Student opinion: Escape will only breed ignorance

By Markos Moulitsas

Today the Star ran the last of my four-part series on racism at NIU. Having been a project that dominated my life for the last couple of weeks, I was more than glad to have it finished and over with so I could return to the mundane world of Faculty Senate meetings and other reporter stuff.

Yet as I gathered the last interviews and typed the final words of the final story, I was overcome by a strange, uneasy feeling.

I was terribly happy to escape the ugliness of a racist world for the safety of my every day-to-day life. Sure, I could always talk against racism, fight ignorance and prejudice wherever I ran into it, yet I would always be looking in from another room and I could always close the door. My life, in my world, in my own detached selfishness.

And as I left the ugly reality of racism behind, it struck me that what was such an easy and trivial exercise for me would be impossible for anyone whose skin color or religious persuassion made them the target of bigotry and discrimination. They would never be able to escape who they were.

Nor should they ever have to! It truly is a sad commentary on our society when this debate is even necessary.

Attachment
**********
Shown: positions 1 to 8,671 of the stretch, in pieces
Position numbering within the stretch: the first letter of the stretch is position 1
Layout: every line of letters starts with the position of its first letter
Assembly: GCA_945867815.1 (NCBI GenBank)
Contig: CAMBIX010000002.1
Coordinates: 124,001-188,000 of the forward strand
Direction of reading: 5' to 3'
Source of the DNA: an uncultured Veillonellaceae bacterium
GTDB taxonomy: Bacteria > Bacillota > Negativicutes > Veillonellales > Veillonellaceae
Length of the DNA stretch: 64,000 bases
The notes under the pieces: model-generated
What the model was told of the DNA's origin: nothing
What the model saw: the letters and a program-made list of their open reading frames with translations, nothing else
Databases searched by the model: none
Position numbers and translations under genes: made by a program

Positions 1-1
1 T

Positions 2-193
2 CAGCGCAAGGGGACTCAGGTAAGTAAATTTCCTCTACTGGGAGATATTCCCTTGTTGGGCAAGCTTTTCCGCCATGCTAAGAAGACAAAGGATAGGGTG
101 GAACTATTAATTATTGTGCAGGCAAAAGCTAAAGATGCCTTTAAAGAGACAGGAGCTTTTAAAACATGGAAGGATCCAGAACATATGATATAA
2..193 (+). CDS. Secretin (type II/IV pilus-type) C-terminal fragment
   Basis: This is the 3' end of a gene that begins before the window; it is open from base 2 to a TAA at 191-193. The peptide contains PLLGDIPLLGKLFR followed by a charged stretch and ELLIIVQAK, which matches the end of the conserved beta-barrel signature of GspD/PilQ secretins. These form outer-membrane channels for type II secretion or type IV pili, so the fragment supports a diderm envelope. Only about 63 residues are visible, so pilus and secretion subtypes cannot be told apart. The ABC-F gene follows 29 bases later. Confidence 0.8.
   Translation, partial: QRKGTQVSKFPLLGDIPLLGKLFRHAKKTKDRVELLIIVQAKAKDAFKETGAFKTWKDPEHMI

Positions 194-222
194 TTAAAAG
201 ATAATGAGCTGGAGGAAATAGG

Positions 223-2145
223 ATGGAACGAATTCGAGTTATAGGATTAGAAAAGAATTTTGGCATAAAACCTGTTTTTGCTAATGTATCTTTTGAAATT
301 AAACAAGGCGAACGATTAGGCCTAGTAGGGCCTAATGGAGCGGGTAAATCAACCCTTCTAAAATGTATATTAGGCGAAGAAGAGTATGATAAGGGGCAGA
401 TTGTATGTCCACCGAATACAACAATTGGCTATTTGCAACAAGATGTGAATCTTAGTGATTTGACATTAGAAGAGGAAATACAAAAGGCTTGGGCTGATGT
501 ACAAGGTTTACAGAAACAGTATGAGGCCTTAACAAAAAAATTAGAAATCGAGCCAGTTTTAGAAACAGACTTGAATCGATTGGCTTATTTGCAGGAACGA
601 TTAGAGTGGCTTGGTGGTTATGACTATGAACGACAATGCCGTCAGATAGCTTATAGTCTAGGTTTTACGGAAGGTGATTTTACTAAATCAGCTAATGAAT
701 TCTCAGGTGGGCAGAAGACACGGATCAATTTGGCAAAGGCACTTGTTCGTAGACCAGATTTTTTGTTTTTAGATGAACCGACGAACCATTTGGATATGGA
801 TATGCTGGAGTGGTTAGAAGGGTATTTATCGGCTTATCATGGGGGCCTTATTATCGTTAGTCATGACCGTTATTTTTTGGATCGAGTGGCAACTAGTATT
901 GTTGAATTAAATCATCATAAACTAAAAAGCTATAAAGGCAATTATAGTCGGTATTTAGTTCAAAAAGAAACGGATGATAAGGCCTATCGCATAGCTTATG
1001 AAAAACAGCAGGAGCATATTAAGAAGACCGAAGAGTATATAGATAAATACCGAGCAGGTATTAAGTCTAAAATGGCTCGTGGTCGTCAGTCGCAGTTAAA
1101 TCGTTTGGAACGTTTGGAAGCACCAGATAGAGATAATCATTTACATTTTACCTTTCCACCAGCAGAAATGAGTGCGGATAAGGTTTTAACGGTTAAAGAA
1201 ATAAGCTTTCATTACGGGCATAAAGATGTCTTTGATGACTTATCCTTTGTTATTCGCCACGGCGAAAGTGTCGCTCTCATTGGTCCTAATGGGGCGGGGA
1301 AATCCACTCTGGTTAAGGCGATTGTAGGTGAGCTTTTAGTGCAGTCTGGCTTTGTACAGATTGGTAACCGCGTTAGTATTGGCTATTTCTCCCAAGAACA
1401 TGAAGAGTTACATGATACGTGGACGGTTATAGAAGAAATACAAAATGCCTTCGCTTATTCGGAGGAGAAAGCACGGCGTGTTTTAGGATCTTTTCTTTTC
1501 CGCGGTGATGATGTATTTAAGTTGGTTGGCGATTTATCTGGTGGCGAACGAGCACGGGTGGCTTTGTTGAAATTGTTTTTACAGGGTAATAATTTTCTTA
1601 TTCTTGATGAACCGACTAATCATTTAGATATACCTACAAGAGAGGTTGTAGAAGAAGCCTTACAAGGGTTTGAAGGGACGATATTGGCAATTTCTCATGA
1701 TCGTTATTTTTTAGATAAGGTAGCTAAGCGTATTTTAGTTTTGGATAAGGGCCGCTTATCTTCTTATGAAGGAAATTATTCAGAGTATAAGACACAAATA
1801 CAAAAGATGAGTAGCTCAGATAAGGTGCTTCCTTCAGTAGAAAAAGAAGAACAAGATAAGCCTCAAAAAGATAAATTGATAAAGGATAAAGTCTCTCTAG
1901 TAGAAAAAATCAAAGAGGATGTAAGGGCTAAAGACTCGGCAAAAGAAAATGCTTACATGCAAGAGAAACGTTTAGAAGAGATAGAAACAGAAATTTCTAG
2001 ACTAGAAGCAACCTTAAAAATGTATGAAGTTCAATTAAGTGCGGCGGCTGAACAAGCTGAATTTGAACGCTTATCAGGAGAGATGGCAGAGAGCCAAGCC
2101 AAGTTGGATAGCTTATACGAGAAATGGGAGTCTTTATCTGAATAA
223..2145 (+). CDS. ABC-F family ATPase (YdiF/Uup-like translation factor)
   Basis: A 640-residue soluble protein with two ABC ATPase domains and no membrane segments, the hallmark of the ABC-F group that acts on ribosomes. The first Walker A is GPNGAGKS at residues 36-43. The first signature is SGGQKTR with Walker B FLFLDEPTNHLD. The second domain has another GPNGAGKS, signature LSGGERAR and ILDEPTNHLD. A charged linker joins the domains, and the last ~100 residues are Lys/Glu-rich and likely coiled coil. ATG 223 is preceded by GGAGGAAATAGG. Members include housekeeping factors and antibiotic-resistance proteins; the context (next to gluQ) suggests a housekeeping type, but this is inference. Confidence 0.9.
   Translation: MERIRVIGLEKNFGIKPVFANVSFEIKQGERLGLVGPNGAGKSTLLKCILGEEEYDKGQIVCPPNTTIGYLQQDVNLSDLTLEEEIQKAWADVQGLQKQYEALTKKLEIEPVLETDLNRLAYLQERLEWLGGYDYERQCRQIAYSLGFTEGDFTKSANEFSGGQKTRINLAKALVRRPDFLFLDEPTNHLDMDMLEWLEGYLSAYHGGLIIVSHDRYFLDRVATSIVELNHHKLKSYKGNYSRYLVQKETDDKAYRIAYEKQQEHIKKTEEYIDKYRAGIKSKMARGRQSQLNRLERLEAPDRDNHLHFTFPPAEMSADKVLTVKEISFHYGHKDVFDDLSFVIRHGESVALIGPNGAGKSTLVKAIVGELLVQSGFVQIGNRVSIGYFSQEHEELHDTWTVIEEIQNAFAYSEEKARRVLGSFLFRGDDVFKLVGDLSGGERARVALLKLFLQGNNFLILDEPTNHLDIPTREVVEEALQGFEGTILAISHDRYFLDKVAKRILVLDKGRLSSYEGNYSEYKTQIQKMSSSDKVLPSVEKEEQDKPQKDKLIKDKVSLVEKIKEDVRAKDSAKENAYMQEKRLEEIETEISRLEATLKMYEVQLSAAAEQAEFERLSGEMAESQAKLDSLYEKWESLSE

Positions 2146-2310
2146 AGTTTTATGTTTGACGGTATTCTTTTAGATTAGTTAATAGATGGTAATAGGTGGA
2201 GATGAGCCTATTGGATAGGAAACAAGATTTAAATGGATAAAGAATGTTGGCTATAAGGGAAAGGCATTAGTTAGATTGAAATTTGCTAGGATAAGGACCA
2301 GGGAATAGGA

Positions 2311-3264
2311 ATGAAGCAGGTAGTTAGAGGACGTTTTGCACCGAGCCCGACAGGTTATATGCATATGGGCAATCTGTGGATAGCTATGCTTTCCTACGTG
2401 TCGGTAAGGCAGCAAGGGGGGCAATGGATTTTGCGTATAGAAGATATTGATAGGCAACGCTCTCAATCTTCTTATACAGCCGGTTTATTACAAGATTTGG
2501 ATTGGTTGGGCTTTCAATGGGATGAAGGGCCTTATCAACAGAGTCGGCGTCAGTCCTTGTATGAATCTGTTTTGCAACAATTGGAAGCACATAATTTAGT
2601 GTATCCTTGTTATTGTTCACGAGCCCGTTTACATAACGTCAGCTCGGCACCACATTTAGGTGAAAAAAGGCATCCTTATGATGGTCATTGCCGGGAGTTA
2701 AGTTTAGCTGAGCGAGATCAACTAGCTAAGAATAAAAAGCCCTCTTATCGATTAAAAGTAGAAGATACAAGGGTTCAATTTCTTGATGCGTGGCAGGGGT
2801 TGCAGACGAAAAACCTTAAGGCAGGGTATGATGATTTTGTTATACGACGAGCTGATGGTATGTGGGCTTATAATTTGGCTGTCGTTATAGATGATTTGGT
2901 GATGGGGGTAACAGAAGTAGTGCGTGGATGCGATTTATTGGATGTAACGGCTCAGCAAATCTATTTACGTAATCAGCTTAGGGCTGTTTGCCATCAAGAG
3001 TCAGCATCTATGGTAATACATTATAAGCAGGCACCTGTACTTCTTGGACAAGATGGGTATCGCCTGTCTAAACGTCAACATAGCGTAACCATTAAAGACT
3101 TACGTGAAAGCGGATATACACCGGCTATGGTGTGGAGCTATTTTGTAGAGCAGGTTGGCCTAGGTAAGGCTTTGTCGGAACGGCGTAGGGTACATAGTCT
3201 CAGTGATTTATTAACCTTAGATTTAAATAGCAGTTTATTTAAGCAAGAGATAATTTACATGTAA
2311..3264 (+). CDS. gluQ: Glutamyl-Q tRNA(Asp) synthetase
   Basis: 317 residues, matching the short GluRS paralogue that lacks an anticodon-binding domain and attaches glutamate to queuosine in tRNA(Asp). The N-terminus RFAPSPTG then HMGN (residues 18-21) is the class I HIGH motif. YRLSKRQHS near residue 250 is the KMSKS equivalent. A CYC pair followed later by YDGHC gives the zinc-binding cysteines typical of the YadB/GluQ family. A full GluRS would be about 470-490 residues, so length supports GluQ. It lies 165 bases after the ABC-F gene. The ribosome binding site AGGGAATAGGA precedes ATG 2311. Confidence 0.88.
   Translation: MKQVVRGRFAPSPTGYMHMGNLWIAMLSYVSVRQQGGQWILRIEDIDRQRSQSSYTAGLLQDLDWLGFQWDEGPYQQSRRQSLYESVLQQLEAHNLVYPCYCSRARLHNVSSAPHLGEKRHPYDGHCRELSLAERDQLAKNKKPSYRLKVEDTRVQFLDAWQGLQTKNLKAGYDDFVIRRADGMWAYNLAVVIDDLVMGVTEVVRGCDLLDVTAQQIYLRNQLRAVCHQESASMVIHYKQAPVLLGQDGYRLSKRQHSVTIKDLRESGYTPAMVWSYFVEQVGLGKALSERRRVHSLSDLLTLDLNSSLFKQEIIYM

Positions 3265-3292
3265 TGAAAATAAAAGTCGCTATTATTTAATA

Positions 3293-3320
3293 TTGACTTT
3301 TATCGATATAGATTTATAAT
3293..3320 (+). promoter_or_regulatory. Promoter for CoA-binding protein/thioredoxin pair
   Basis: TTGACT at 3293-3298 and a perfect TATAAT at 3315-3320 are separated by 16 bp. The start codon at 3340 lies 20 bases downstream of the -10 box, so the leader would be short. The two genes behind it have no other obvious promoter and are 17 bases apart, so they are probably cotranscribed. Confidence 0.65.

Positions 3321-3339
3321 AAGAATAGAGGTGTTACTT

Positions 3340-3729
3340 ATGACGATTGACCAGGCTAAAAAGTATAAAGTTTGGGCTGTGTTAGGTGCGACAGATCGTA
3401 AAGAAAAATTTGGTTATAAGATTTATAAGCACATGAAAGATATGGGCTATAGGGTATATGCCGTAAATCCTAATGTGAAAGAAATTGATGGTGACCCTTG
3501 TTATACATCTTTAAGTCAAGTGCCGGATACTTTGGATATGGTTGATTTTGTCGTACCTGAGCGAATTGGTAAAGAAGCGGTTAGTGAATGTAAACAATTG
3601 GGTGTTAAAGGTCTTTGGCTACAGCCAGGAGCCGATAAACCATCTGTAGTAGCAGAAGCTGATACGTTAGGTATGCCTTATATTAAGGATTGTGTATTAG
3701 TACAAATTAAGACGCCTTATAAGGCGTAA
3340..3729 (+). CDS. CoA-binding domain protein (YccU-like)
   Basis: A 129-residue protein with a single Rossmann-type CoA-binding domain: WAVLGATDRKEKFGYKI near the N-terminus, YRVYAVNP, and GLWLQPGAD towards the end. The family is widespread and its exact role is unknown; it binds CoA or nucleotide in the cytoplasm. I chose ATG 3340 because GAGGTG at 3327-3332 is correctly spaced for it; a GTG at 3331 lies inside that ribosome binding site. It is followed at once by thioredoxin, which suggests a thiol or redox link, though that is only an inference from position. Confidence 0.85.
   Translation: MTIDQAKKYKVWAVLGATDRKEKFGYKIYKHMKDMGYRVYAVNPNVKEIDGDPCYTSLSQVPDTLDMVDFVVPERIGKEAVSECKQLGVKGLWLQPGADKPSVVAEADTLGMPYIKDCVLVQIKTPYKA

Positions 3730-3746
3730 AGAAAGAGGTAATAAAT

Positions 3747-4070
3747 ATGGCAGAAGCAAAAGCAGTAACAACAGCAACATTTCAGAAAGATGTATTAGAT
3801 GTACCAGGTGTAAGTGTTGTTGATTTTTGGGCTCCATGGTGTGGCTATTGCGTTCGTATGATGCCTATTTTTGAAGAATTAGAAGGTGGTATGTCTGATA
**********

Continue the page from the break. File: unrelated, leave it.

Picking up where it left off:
There is so much that people from different cultures could learn about each other. The benefits would be incalcuble, yet they remain unattained.

Many of you know or have read Pete Schuh, a reporter and columnist here at the Star. He has occular albanism, which makes his eyes perpetually wander from side-to-side, something over which he has no control.

When I first met him last summer, his eyes were the feature that most stood out about him. I would sit and talk to him, but since I couldn’t make true eye contact with him it made me feel very uncomfortable. Finaly I got my courage up one day and asked him about it.

We spent a few hours discussing it, and I don’t know about him, but I felt better for having been educated about something about which I didn’t understand and felt uneasy about.

And this is the part that gives me hope that our species will someday be able to get along:

A few days ago, I overheard Pete talking to somebody else here at the newsroom, and during their conversation, he made a casual reference to the problem with his eyes.

I was stunned. As I got to know Pete for who he was, and not what he was, such trivial differences such as his eye problem became so irrelevant to our friendship that I had forgotten it even existed. I could keep eye-contact with him and I wouldn’t even notice his eyes!

Now why couldn’t the same thing happen between our races? There are truly no physical differences or gulfs in beliefs between any of us that can form a permanent barrior to better understanding.

And to achieve this understanding we all need to enter the ugly world of racism and intolerance I so much wanted to escape. Sitting in the room with the closed door will never solve anything, only breed further ignorance.

But to open that door to the knowledge and understanding that currently sits on your doorstep can accomplish nothing but let in the solution.